Spring ‘Paint-Out’ attracts artists from around New England

As the late May sun set over Marblehead Harbor recently, the Arnould Gallery’s cozy second floor on Washington Street was packed with artists, their friends and family, and aficionados from the community gingerly making their way around newly-hung, still-wet canvases, the fruit of three days of plein air painting by the Arnould Gallery Plein Air Painters.

Plein air painting (from the French for “in the open air”) is the practice of painting in nature, getting outside of one’s studio and working with natural light. It was made famous by French Impressionist masters of the 19th century including Monet, Manet, Renoir, Degas and Pissaro.

Max Lee and Jan Hardy, visiting Marblehead from Wisconsin, view artworks in the en plein air exhibition at Arnould Gallery on Sunday. CURRENT PHOTO / WILLIAM J. DOWD

For three consecutive days, the Arnould Gallery Plein Air Painters were scattered about the town with their easels and tubes of acrylic and oils, capturing such iconic vistas as Fort Sewell, the baseball field at Seaside Park, Little Harbor Lobster Company, Chandler Hovey Park and the lighthouse, as well as street scenes and shops in the historic district, such as the Bus Stop and the corner of Pleasant Street with the Arnould Gallery and Mud Puddle Toys.

“We have some of the finest artists in New England,” stresses gallery owner Gene Arnould. “They come from Marblehead, Swampscott, Rockport, Gloucester, Southern Massachusetts, Maine, Rhode Island, Connecticut and even New Jersey. They just love coming here, the camaraderie surrounded by all this natural beauty.”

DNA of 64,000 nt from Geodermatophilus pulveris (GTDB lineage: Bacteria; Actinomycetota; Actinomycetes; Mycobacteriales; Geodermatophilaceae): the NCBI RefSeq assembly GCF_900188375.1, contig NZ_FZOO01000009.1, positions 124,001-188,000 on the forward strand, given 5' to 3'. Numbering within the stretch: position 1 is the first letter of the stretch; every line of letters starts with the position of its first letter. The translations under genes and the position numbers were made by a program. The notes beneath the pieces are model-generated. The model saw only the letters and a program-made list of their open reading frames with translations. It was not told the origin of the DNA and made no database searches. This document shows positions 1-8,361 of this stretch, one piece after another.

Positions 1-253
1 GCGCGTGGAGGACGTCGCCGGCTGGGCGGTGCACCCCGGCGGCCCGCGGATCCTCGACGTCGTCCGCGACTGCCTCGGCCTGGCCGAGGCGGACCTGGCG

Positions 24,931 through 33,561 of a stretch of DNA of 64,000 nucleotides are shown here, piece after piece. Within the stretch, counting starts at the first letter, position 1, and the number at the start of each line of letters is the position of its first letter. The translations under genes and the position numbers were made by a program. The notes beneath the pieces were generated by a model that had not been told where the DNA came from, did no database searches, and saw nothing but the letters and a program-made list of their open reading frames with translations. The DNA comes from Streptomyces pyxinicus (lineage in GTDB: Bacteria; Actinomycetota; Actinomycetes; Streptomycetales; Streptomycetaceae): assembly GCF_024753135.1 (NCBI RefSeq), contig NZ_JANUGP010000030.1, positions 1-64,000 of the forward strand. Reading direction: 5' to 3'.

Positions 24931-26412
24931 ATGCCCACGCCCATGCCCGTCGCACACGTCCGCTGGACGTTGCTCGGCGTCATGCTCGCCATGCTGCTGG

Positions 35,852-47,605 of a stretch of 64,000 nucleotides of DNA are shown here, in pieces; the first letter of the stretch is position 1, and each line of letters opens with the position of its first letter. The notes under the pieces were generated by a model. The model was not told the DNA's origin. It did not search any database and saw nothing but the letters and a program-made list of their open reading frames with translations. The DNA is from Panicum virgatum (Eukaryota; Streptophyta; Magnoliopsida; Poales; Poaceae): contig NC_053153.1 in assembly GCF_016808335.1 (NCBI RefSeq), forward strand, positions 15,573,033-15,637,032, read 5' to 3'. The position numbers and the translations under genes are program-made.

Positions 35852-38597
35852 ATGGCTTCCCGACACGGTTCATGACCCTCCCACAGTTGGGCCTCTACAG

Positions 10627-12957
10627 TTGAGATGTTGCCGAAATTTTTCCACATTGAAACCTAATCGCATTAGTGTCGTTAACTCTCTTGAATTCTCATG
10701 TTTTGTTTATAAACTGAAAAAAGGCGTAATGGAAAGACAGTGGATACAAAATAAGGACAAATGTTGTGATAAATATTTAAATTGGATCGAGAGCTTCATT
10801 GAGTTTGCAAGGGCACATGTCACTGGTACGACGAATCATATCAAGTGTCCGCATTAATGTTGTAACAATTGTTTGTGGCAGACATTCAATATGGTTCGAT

The Arnould Gallery Plein Air Painters began in 2006, explains Arnould. That’s when a Connecticut-based artist, the late Yves Parent, who was part of the prestigious Plein Air Painters of New England, selected Marblehead as the group’s creative destination that year.

Parent, an avid sailor who crossed the Atlantic many times, reportedly fell head over heels for this scenic and historic coastal town. “He was what you would call a local artist with a number of ports,” Arnould recalls fondly. “We had a great show with the Plein Air Painters of New England and we decided we wanted to keep this going.”

Although Parent died in 2011, the group of roughly 20 artists continues its yearly artistic pilgrimage to Marblehead. Arnould provides the hospitality and a ceremonial dinner at his home for the members of the group. “We always start our dinner with a toast to Yves for bringing us all together.”

Artist Bob Noreika, who has been with the Arnould Gallery Plein Air Painters for 15 years and is a member of the original group, recalls Yves as a “larger than life” personality. Noreika created three paintings over the course of the three days and speaks warmly of the warm, supportive, family-like atmosphere in the group.

Al Barker, a Bordentown, New Jersey-based artist, is also a member of the original group. Barker painted five oils, two of which sold at the reception. Barker, who is in his early 80s and is a forester by training, states that he doesn’t mind the eight-hour drive to Marblehead from New Jersey to be with his friends and fellow plein air painters.